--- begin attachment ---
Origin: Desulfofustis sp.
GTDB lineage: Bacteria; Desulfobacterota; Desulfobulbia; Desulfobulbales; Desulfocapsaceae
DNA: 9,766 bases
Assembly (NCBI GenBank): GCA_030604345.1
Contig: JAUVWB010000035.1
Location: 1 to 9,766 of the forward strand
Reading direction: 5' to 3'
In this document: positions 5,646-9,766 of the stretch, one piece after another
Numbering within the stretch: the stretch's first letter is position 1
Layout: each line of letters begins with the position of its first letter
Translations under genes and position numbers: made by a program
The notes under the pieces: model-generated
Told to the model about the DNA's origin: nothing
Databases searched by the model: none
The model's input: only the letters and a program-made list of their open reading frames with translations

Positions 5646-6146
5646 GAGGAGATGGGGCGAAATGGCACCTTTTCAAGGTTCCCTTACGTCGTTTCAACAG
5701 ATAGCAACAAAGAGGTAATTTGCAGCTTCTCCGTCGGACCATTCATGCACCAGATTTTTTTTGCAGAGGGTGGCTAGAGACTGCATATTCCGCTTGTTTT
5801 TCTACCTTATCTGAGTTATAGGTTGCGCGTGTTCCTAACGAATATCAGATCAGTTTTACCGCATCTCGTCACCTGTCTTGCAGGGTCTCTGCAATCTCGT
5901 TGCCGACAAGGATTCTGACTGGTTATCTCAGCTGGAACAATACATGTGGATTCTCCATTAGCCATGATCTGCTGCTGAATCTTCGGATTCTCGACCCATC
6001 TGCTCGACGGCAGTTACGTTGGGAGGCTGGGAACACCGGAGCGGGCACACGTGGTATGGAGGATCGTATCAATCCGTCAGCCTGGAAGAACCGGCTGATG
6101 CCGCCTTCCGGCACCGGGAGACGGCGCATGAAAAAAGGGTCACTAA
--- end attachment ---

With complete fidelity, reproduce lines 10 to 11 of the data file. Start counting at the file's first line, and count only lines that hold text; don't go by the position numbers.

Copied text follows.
Layout: each line of letters begins with the position of its first letter
Translations under genes and position numbers: made by a program